Changes in lifestyle and eating patterns that occur in today's society can lead to various kinds of health problems, one of which is a liver disease. The liver not only plays an important role in metabolism and decomposition of toxic substances, but also in biochemical reactions. Various damages to the liver can result in some diseases such as hepatitis, cholestasis, steatosis, and granuloma. Therefore, five students of the Faculty of Pharmacy, University of Gadjah Mada try to find a solution to the problem.
Akhmad Esakta, Anissa Nugraheni, Avinda Kumalasari, Jeanette Aline Sarumaha and Siti Hartinah under supervision of Dr. Drh. Retno Murwanti carried out research on beluntas (Pluchea indica L.) leaves as a potential hepatoprotective agent.
"Beluntas leaves contain compounds that can protect the liver from damage caused by toxins," said Akhmad, Friday (17/6).
Akhmad explained that the leaves have myricetin, quercetin, and kaempferol compounds which are included in the class of flavonoids that can interact with enzym receptors CYP P450. This interaction can inhibit the formation of toxic metabolites, for example on a paracetamol toxic metabolite.
The study that was conducted for approximately 4 months aims to determine the hepatoprotective effect of beluntas leaves observed through liver histopathology, SGPT and SGOT in Wistar male rats. It also observed the interaction between compounds with enzym receptors CYP P450 through molecular docking to obtain Docking Score, RMSD, as well as visualization of bond between enzym protein CYP2E1 with those three active ligands.
"The results showed that the leaf can prevent liver damage in experimental animals," he explained.
Akhmad said the results of this study can provide information to the public about the benefits of beluntas leaves for health, especially in providing protection against liver damage. Beluntas leaves can be an alternative in the effort to prevent liver damage due to toxins in the body.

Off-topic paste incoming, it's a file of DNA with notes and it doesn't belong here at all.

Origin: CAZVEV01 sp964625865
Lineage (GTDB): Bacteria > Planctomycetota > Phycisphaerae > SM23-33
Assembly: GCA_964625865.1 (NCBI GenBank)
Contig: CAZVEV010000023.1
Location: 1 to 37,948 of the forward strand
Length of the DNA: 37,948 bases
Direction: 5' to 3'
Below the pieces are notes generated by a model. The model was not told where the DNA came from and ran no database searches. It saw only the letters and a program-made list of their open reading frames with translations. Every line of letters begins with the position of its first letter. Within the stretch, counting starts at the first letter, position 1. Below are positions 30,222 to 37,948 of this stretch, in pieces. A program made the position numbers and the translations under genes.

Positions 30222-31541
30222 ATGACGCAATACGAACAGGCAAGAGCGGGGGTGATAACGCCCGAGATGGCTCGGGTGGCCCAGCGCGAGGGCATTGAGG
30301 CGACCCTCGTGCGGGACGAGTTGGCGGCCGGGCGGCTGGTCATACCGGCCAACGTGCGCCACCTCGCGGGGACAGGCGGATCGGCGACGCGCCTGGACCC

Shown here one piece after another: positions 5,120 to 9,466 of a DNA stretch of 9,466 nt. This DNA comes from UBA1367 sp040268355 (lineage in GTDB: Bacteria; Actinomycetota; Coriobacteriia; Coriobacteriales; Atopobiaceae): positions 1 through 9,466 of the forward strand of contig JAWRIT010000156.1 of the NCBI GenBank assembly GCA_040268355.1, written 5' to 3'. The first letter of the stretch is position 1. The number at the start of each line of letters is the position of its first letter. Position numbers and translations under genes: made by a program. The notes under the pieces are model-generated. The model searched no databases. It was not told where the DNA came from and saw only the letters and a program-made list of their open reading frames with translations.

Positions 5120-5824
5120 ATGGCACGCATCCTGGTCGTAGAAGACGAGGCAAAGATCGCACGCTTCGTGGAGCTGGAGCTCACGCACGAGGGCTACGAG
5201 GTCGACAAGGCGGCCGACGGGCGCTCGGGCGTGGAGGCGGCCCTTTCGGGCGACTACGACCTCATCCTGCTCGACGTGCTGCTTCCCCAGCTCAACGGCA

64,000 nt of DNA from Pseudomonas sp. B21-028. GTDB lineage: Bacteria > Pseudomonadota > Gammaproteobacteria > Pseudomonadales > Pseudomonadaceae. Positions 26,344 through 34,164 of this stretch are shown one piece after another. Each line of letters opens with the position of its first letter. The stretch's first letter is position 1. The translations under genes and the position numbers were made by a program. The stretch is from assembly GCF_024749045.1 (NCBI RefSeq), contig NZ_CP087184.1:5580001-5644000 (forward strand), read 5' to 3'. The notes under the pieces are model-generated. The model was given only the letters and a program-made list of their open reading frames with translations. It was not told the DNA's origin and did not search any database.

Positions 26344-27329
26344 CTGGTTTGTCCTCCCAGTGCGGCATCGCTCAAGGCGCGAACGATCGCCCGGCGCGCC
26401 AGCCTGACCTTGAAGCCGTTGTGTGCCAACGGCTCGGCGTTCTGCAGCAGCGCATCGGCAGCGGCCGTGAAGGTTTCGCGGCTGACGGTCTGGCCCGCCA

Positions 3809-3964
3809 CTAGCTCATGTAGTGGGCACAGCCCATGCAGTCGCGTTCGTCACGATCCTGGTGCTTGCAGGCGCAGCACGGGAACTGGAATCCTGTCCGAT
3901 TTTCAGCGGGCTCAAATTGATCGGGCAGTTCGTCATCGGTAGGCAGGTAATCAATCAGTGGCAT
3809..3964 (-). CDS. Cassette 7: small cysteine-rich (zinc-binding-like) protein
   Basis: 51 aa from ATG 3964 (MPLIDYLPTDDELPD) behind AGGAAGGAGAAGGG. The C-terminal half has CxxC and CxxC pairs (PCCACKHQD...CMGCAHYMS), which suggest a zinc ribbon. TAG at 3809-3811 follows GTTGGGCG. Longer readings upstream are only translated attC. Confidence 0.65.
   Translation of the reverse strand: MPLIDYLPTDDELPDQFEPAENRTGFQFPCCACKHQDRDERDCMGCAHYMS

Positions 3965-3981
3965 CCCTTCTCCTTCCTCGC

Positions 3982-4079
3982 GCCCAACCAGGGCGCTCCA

Polymorphisms of CYP1A1 gene in smokers and non-smokers in Yogyakarta
Research in the field of health was also carried out by four female students of Faculty of Medicine, Yasmin, Victa Ryza Catartika, Rizky Nur Mainichi, and Hana Fauzyyah Hanifin. They examined the CYP1A1 gene polymorphisms in smokers and non-smokers in Yogyakarta. CYP1A1 gene itself is a gene that encodes an enzyme that plays a role in detoxification. If there is a mutation in the gene, there will be higher effect of the toxic.
The results of their research indicate that the level of polymorphism in smokers is relatively higher than the group who did not smoke. This is most likely because the group of non-smokers was still exposed to smokes. This is because the number of non-smokers who have CYP1A1 gene polymorphism increases with increasing exposure to cigarette per week.
"Knowing this, the government should reinforce the rules about smoking in Indonesia, so the expectation of casualties caused by smoking would decrease and the quality of life in Indonesia would increase," Victa said.